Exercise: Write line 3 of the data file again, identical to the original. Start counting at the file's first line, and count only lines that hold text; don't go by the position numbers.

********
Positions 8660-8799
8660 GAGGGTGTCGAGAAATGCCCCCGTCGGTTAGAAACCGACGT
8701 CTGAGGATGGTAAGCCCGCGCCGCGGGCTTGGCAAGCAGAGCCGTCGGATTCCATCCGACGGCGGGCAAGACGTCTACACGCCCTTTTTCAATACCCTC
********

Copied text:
8701 CTGAGGATGGTAAGCCCGCGCCGCGGGCTTGGCAAGCAGAGCCGTCGGATTCCATCCGACGGCGGGCAAGACGTCTACACGCCCTTTTTCAATACCCTC